The Huffington Post talks to Austin English.

From the start, it was clear to English that his style diverted greatly from the classic comic book formula. The artist explained to me that the first rule of cartooning, to his understanding, is that the characters must look consistent from panel to panel, from beginning to end. When making his own images, though, English couldn’t resist changing figures from one panel to the next, turning over the visual guidelines he’d just established. “The urge to break the rules is completely irresistible,” he added. “When I draw the comic for a second time I want to make a larger stomach or bigger feet.”

—Misc. For The Paris Review, Aidan Koch adapts a Lydia Davis story.

 

Marauders

Joe McCulloch would like to tell you about the week in comics, and has added an appreciation of the late Jess Johnson to his usual column.

When most readers think of Johnson, they think of “For Fuck’s Sake”, from the Fanta/Eros anthologyDirty Stories. A sprightly nightmare of self-loathing annihilation, in which malevolent teen girls and their Beagle Boy lovers torment a frail boy in ladies’ underwear — culminating with a rifle blast into the rectum — the story anticipates the inflamed cruelties of artists like Josh Simmons, though Johnson often gives the impression of working in raw-nerved imaginative memoir.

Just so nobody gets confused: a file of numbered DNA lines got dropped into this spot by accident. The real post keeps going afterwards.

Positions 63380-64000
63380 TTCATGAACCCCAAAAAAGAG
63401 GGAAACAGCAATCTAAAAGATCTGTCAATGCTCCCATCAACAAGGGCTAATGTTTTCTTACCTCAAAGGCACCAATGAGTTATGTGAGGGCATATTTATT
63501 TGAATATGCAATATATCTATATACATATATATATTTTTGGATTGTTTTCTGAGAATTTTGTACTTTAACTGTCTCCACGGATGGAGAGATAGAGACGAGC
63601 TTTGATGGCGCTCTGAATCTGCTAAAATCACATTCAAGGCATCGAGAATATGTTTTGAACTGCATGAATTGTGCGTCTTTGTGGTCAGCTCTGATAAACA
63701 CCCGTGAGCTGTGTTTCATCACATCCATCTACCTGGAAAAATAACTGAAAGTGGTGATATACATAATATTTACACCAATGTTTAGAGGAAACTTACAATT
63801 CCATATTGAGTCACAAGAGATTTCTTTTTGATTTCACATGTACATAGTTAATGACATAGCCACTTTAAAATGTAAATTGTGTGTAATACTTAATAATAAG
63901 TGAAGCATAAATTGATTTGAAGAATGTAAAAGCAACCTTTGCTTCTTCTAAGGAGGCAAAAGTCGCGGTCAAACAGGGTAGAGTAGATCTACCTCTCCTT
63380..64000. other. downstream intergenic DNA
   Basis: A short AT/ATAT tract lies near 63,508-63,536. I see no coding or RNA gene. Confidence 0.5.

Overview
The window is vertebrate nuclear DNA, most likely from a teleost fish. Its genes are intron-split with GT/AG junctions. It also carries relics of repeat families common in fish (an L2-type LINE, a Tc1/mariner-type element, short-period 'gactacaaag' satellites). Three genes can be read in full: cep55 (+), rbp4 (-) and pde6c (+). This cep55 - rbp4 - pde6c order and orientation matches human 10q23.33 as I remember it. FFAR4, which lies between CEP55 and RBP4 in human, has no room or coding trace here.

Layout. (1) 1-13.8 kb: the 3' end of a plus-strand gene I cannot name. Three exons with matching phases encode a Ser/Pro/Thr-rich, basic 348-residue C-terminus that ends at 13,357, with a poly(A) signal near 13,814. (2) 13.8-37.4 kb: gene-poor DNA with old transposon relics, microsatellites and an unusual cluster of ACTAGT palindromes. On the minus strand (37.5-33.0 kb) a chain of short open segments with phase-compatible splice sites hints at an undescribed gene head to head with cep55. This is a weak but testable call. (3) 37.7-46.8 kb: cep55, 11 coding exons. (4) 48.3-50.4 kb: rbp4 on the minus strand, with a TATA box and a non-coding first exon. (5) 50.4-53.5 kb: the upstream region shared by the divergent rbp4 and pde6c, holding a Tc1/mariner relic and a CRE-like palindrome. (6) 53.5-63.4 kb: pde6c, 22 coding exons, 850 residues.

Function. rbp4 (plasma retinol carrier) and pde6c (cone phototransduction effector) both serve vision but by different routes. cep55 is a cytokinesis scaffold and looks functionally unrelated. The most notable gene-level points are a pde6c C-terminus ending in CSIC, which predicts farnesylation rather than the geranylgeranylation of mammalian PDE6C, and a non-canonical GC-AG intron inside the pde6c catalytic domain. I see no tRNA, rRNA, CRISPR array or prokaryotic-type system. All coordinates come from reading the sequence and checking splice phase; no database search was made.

And Ginette Lapalme returns with the second day of her diary.

Elsewhere:

Here is an Inkstuds interview with Jess Johnson.

Hyperallergic has a fine short text on Puke Force.

Gil Roth speaks to Tom Tomorrow.

 

 

Train I Ride

Ken Parille, probably the leading scholar of Daniel Clowes’s work today, writes a new column about his latest book, Patience, with loads of extra commentary and annotations on its allusions and themes.

In 2011, as Clowes was writing Patience, he was reading about Helena Blavatsky and the Theosophical Society, a late nineteenth-century group of mystics, paranormal investigators, seekers, and crackpots. Blavatsky (who believed in time travel) created her own religion. She assembled the belief system described in her treatise The Secret Doctrine by gathering concepts central to many religious and philosophical traditions, especially Eastern mysticisms. Clowes has said that Patience is his attempt “to create [his] own religion,” and the book is propelled by a mystical world-view embodied in its time-travel circularity, a vision of a cosmic order that lies just beyond our perception, recognition of the interconnectedness of all things, and embrace of contradiction. Patience believes that opposing impulses — whether ideological or aesthetic — can live side by side, yet somehow (perhaps only through the magic artifice of fiction) be absorbed into a larger, coherent whole. Clowes’s comic is disconcertingly violent yet contemplative, brightly colored yet psychologically dark, grounded in genre conventions yet not a genre comic, visually cartoony then hyper-realistic, horrifying and affirming. It upholds Clowes’s belief, rooted in his interest in artists like Hitchcock and Nabokov, that a work of art can be a universe and a religion unto itself. (As our world turns increasingly virtual, Clowes makes his cartoon worlds more material. With thick pages and sturdy cover boards, Patience proudly asserts its existence. It’s a heavy book.)